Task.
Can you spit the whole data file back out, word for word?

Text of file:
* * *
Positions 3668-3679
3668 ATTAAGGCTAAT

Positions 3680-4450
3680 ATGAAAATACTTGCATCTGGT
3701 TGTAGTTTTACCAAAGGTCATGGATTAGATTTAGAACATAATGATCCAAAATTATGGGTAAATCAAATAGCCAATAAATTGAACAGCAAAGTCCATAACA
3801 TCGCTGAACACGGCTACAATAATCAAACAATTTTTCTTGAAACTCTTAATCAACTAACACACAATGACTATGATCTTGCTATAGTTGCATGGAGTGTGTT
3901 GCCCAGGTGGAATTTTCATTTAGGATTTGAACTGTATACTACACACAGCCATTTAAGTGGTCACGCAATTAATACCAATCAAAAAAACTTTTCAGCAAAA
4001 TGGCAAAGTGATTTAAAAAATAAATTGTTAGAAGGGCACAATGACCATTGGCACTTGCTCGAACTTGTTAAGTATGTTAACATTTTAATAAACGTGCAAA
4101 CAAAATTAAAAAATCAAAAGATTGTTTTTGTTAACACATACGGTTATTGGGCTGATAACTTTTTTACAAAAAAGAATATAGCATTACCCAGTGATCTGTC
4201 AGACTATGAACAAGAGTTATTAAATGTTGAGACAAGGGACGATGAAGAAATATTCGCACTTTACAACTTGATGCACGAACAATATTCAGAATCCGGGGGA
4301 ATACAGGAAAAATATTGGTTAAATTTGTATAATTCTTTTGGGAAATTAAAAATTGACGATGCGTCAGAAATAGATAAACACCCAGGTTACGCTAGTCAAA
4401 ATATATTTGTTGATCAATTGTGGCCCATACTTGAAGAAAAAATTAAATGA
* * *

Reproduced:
Positions 3668-3679
3668 ATTAAGGCTAAT

Positions 3680-4450
3680 ATGAAAATACTTGCATCTGGT
3701 TGTAGTTTTACCAAAGGTCATGGATTAGATTTAGAACATAATGATCCAAAATTATGGGTAAATCAAATAGCCAATAAATTGAACAGCAAAGTCCATAACA
3801 TCGCTGAACACGGCTACAATAATCAAACAATTTTTCTTGAAACTCTTAATCAACTAACACACAATGACTATGATCTTGCTATAGTTGCATGGAGTGTGTT
3901 GCCCAGGTGGAATTTTCATTTAGGATTTGAACTGTATACTACACACAGCCATTTAAGTGGTCACGCAATTAATACCAATCAAAAAAACTTTTCAGCAAAA
4001 TGGCAAAGTGATTTAAAAAATAAATTGTTAGAAGGGCACAATGACCATTGGCACTTGCTCGAACTTGTTAAGTATGTTAACATTTTAATAAACGTGCAAA
4101 CAAAATTAAAAAATCAAAAGATTGTTTTTGTTAACACATACGGTTATTGGGCTGATAACTTTTTTACAAAAAAGAATATAGCATTACCCAGTGATCTGTC
4201 AGACTATGAACAAGAGTTATTAAATGTTGAGACAAGGGACGATGAAGAAATATTCGCACTTTACAACTTGATGCACGAACAATATTCAGAATCCGGGGGA
4301 ATACAGGAAAAATATTGGTTAAATTTGTATAATTCTTTTGGGAAATTAAAAATTGACGATGCGTCAGAAATAGATAAACACCCAGGTTACGCTAGTCAAA
4401 ATATATTTGTTGATCAATTGTGGCCCATACTTGAAGAAAAAATTAAATGA